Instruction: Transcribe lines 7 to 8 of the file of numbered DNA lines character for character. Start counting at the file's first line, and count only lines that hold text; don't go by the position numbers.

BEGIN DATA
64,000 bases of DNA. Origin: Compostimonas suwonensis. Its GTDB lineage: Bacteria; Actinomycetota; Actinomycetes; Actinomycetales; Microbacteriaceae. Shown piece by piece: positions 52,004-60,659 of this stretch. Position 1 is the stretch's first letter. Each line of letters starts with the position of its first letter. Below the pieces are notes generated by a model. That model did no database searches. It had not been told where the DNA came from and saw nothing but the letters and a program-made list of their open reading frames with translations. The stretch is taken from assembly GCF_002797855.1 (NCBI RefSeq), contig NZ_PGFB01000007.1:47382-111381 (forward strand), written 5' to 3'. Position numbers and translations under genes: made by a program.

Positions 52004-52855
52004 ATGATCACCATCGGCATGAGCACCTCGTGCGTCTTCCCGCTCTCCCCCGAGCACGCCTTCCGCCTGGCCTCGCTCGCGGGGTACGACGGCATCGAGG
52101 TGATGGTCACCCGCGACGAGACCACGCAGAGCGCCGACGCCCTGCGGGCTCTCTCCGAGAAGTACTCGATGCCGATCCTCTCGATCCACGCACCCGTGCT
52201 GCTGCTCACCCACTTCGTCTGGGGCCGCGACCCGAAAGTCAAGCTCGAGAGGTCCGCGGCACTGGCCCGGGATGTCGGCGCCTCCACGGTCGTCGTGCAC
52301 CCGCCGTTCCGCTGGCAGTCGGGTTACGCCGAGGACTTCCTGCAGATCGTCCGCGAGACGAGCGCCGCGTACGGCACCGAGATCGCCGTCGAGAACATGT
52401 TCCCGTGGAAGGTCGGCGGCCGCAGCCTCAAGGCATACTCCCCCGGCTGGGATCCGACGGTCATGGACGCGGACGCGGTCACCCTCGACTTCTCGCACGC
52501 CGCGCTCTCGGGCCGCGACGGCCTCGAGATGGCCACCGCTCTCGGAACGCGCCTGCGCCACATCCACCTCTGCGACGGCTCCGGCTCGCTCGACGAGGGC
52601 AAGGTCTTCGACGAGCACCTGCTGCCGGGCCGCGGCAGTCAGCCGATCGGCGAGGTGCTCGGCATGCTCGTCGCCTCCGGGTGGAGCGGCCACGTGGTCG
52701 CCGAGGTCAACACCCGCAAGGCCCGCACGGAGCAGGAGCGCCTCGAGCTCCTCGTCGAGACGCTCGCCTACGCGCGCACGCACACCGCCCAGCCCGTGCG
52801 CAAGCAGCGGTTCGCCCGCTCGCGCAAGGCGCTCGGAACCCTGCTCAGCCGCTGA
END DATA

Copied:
52401 TCCCGTGGAAGGTCGGCGGCCGCAGCCTCAAGGCATACTCCCCCGGCTGGGATCCGACGGTCATGGACGCGGACGCGGTCACCCTCGACTTCTCGCACGC
52501 CGCGCTCTCGGGCCGCGACGGCCTCGAGATGGCCACCGCTCTCGGAACGCGCCTGCGCCACATCCACCTCTGCGACGGCTCCGGCTCGCTCGACGAGGGC